Architects and Designers are never finished learning. Whether it’s a requirement (continued professional development), an advantage (to stay ahead of competition) or an attitude (my craft is my life), the culture of their job is one of constant improvement. So be the one to help them improve - across all three motivations for learning. Make it your business to know everything about theirs.
Continued Professional Development (CPD)
Specifiers are more likely to invest their precious time with you if they feel they’ll they’ll learn something new, or believe you’ll deliver the sector-leading knowledge they rely on. Challenge yourself to deliver the year’s most memorable CPD session.
“Continued Personal Development (CPD) sessions are always a good way to access our wider team.”
Whether you share a pre-launch preview of an innovative product range, invite them to an industry event or publish a piece predicting future building reg policy trends, being the one to help them outshine their competitors makes you indispensable.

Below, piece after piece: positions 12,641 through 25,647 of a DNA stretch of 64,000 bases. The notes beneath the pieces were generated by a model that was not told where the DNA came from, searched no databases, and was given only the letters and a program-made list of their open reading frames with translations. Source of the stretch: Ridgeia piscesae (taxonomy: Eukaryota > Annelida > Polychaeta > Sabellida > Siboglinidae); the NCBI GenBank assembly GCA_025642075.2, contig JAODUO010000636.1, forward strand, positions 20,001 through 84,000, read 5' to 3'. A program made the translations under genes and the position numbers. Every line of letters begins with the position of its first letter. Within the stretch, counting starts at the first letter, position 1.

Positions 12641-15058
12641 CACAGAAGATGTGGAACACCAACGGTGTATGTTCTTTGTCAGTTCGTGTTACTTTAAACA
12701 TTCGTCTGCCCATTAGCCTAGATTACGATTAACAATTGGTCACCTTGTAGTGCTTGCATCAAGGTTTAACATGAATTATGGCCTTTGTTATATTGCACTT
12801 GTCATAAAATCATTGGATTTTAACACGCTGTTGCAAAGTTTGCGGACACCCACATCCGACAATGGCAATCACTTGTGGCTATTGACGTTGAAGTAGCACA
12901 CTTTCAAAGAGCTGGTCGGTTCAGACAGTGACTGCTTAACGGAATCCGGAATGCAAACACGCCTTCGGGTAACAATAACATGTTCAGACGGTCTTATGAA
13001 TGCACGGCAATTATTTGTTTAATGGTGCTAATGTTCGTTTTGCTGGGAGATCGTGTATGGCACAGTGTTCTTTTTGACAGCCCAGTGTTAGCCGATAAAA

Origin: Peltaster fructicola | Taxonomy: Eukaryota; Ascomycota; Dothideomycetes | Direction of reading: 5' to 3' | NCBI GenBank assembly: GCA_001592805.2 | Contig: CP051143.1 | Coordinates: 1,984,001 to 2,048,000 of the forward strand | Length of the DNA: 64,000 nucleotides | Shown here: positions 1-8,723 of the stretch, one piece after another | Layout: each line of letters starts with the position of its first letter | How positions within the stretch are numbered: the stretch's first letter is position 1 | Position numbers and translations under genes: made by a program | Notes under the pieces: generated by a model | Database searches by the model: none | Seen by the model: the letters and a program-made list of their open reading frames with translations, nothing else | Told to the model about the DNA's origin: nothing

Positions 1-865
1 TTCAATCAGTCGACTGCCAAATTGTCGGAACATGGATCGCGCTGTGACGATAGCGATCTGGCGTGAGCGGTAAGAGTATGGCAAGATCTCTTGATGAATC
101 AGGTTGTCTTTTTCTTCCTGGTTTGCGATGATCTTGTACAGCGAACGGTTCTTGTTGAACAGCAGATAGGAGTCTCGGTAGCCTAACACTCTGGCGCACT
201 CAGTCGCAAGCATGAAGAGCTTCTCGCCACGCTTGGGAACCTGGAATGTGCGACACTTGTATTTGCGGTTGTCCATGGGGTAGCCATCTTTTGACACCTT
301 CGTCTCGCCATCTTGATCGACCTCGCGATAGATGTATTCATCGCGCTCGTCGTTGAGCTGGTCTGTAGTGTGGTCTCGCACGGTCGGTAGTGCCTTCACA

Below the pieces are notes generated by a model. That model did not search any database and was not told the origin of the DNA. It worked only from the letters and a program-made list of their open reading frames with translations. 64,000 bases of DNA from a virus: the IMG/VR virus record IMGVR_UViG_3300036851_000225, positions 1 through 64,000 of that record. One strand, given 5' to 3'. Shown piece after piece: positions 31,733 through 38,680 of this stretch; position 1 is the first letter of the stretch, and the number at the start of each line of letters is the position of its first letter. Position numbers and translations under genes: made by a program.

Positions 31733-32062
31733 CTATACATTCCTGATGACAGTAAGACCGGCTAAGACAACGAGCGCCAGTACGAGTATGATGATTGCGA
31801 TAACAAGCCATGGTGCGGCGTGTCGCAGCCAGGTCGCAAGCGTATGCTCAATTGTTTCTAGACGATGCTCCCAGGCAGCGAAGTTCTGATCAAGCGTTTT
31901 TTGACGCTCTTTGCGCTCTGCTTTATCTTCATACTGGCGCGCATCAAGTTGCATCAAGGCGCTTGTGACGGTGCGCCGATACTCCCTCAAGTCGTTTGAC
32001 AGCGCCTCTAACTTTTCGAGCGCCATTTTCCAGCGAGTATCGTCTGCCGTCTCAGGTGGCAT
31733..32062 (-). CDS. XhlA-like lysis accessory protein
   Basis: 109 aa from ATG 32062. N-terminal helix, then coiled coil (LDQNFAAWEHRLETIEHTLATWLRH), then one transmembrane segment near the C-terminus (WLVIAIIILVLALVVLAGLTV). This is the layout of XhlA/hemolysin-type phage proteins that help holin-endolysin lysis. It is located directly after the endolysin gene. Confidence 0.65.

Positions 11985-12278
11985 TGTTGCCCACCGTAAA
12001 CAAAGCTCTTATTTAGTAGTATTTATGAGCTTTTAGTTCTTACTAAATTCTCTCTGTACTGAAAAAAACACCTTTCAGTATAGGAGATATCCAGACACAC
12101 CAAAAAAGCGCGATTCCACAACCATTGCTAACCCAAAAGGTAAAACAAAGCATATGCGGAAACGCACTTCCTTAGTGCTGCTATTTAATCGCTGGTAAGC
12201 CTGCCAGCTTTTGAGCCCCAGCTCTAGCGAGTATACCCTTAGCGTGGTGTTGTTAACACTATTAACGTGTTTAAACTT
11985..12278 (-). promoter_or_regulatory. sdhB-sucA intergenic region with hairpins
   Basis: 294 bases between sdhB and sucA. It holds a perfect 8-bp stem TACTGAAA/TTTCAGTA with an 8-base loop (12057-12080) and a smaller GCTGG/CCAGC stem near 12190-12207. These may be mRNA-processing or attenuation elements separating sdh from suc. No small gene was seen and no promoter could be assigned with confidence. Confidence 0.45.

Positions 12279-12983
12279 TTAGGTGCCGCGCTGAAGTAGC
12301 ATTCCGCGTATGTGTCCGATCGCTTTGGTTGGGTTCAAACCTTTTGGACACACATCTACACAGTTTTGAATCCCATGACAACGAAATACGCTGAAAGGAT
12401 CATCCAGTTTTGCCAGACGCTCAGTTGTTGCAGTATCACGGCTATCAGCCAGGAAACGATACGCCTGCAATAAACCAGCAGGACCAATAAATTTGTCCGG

Share the kind of knowledge that inspires them in unexpected ways. Showing a unique angle on their industry that’s relevant to the challenges they face lets them see you in your element.
Takeaway: teach them something new to give them an edge
- Get creative
How you share knowledge is in your control. What format are you using to share the expert knowledge you’ve worked so hard for? Is it locked away inside the head of your soon-to-retire Head of Sales, or is it out there for your customers to see? Don’t settle for a sweaty powerpoint when you could be hosting events, running factory tours or sharing live product demos.
- Make it relevant
Think back to the idea of saving time versus spending time in our first article of this series – are you sharing relevant knowledge when they want to hear from you most? Share the knowledge they need, when they need it.
- Play the long game
To elevate their perception of you from supplier to expert partner, don’t be too obvious about the payoff for you. Show you invest and participate in their industry despite winning the work.
- Show only your best self
Don’t ‘do’ thought leadership in areas where you’re not a thought leader or claim expertise where you have none. There will be elements of what you do that excite specifiers - it’s up to you to find them.
This is Uniform's second blog in our specifier series. Read yesterday's blog on the time-poor specifier here.